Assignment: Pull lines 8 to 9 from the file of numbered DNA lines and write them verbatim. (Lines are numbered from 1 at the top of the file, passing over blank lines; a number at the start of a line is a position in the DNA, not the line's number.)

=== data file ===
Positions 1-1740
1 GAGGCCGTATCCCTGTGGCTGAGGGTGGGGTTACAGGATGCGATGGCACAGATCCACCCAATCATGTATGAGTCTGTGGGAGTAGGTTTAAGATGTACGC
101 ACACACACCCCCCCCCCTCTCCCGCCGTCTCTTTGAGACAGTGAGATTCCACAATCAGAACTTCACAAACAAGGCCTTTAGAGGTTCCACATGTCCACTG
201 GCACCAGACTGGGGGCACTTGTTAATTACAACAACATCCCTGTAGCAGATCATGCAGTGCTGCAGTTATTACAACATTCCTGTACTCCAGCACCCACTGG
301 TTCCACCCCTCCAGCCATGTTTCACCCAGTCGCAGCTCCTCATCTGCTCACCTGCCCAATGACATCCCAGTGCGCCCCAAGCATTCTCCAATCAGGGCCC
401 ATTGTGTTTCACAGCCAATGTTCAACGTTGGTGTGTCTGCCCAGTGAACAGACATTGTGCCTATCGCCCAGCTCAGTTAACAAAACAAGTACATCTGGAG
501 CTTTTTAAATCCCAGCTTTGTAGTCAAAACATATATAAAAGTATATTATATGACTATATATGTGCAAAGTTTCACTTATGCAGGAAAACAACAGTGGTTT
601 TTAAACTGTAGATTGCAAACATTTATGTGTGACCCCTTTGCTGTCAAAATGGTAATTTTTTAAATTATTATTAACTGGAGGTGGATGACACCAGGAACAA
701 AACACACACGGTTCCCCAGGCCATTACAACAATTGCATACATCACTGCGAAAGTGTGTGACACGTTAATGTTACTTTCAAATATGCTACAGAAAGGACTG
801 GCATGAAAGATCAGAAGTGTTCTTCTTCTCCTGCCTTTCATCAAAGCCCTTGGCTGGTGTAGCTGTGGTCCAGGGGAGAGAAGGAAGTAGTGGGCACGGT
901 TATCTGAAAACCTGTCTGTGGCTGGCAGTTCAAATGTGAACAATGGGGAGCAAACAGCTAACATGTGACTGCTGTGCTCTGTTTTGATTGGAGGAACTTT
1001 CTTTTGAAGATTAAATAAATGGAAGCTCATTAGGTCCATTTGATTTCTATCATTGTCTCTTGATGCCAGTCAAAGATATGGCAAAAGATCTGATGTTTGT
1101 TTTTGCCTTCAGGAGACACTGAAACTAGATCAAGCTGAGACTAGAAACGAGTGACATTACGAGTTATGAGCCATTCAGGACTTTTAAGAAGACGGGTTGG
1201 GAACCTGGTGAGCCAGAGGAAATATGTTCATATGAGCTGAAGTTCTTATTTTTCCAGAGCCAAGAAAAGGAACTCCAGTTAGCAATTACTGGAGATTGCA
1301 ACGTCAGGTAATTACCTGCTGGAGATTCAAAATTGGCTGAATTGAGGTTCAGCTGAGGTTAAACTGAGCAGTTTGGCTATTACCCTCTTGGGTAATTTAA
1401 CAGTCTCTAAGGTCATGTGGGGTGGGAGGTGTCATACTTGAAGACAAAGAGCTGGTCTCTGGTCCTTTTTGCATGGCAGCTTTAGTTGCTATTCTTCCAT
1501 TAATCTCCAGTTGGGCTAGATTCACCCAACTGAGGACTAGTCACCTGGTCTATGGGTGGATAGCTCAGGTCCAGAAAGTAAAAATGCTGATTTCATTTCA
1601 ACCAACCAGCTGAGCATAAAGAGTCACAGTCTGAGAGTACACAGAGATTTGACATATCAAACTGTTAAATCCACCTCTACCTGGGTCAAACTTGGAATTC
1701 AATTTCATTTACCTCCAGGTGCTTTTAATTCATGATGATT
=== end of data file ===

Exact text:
601 TTAAACTGTAGATTGCAAACATTTATGTGTGACCCCTTTGCTGTCAAAATGGTAATTTTTTAAATTATTATTAACTGGAGGTGGATGACACCAGGAACAA
701 AACACACACGGTTCCCCAGGCCATTACAACAATTGCATACATCACTGCGAAAGTGTGTGACACGTTAATGTTACTTTCAAATATGCTACAGAAAGGACTG